This summer, I got the chance to spend three weeks at a summer camp serving as a lifeguard. It was an incredible experience, but it would not have been anything without the fifty strangers that quickly became some of my closest friends in the short span of three weeks. Fifty college kids who didn’t know each other quickly became vulnerable with one another: sharing stories, tough experiences, laughs, and tears. Our coordinator made it very clear that we would only be successful as a community if we focused on what we had in common. The only deep, lasting, genuine common characteristic that we shared was a faith in Jesus Christ.
“How good and pleasant it is when God’s people live together in unity!” – Psalm 133:1 NIV
When God’s people live together in community, we should strive to work together, through Christ, to build a safe, open space upon the foundation of our faith in Jesus. That way, He will remain at the center of the community, and, like the verse talks about, we can live in unity through Him. God-centered community allows us to be held accountable by people that have our best interest at heart, and love us enough to help us confront our struggles and sins head-on, as God intended us to. They can help us bear our burdens (Galatians 6:2), and we can do so when they need us to. Life becomes sweeter, times together become more meaningful, and we are able to live fully with our brothers and sisters in Christ when God is at the center of our relationships with one another in community.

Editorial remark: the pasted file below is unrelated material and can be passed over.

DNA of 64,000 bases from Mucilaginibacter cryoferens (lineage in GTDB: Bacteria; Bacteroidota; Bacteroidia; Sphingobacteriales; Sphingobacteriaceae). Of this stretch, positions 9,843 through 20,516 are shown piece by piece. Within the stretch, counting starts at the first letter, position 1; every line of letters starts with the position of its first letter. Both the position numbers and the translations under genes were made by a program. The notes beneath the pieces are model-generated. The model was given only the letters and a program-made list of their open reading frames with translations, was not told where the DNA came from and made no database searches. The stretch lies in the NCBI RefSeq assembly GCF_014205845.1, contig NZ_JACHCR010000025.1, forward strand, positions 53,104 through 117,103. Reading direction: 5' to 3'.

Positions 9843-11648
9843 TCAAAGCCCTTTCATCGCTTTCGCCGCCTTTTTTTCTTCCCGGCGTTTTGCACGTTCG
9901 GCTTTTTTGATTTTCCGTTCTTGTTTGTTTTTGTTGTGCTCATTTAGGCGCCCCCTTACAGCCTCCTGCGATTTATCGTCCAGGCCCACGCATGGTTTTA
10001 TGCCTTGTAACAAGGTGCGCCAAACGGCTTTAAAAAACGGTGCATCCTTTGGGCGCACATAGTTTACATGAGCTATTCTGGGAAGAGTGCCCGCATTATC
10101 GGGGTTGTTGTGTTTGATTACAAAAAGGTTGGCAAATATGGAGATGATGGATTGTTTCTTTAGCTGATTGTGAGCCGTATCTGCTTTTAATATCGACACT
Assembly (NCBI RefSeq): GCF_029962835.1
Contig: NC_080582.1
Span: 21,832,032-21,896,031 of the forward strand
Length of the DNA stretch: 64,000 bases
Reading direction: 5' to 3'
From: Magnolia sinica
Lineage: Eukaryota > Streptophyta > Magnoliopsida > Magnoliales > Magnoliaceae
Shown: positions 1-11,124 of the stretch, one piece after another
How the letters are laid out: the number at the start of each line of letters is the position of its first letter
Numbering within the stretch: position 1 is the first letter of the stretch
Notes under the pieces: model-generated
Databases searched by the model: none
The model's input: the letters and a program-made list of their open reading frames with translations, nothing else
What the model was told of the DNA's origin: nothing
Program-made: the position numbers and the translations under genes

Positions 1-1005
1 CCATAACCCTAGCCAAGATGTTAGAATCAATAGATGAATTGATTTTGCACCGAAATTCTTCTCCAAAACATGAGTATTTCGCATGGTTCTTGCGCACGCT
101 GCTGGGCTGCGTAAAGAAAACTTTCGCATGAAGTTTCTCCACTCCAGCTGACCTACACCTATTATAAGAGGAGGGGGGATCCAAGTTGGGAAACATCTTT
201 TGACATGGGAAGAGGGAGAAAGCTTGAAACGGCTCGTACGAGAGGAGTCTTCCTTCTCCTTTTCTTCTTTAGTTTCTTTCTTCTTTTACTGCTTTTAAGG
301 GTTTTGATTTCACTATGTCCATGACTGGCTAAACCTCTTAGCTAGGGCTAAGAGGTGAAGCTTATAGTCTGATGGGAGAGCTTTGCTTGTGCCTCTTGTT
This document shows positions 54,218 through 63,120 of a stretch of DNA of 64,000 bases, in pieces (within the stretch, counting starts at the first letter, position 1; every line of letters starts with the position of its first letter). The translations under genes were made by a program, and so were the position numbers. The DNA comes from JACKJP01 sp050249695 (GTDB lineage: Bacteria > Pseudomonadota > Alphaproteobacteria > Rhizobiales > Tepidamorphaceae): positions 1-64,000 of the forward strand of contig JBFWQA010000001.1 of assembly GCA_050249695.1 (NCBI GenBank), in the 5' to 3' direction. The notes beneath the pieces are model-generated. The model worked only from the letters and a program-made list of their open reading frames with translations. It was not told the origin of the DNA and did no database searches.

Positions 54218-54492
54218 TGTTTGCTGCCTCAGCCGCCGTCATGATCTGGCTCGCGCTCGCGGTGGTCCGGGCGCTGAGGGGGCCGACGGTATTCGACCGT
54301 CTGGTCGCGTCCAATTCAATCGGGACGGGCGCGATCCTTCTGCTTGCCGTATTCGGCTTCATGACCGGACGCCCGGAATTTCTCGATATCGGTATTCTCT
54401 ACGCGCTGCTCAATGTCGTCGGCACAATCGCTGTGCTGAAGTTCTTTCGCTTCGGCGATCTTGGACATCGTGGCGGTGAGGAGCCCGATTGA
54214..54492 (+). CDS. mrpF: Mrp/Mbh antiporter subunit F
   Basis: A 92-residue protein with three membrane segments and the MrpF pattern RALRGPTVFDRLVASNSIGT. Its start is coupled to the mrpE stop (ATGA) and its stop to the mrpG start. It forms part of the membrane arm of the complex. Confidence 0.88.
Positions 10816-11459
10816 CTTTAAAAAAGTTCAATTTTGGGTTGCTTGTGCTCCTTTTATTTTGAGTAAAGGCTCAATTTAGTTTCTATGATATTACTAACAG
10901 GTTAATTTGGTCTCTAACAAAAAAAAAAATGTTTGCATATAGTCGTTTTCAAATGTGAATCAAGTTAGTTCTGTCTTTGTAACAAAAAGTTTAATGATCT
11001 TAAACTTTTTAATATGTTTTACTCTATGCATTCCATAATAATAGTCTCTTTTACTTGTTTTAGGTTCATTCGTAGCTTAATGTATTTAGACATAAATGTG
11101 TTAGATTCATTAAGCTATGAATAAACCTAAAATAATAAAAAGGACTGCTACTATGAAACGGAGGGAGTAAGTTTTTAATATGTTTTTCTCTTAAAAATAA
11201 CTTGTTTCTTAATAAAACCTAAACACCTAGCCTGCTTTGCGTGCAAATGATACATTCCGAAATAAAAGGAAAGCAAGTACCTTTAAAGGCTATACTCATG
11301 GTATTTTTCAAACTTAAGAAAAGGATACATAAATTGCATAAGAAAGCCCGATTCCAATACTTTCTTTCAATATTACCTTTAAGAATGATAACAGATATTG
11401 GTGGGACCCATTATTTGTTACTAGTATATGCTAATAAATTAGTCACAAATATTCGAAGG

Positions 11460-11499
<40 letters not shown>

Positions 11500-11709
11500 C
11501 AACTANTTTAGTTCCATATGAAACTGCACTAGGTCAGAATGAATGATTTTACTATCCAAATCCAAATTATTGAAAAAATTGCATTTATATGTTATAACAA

I know that so many people were wrapping our camp experience up in prayer even before we applied to serve, and no doubt, the Lord answered our prayers. The 50 strangers that came together for camp were so drastically different, yet we brought gifts and experiences to the table that fit together like a perfect puzzle. I firmly believe that we only fit together so perfectly because the Lord was our foundation for our friendship. As Romans 12:4 says, “For just as each of us has one body with many members, and these members do not all have the same function, so in Christ we, though many, form one body, and each member belongs to all the others.”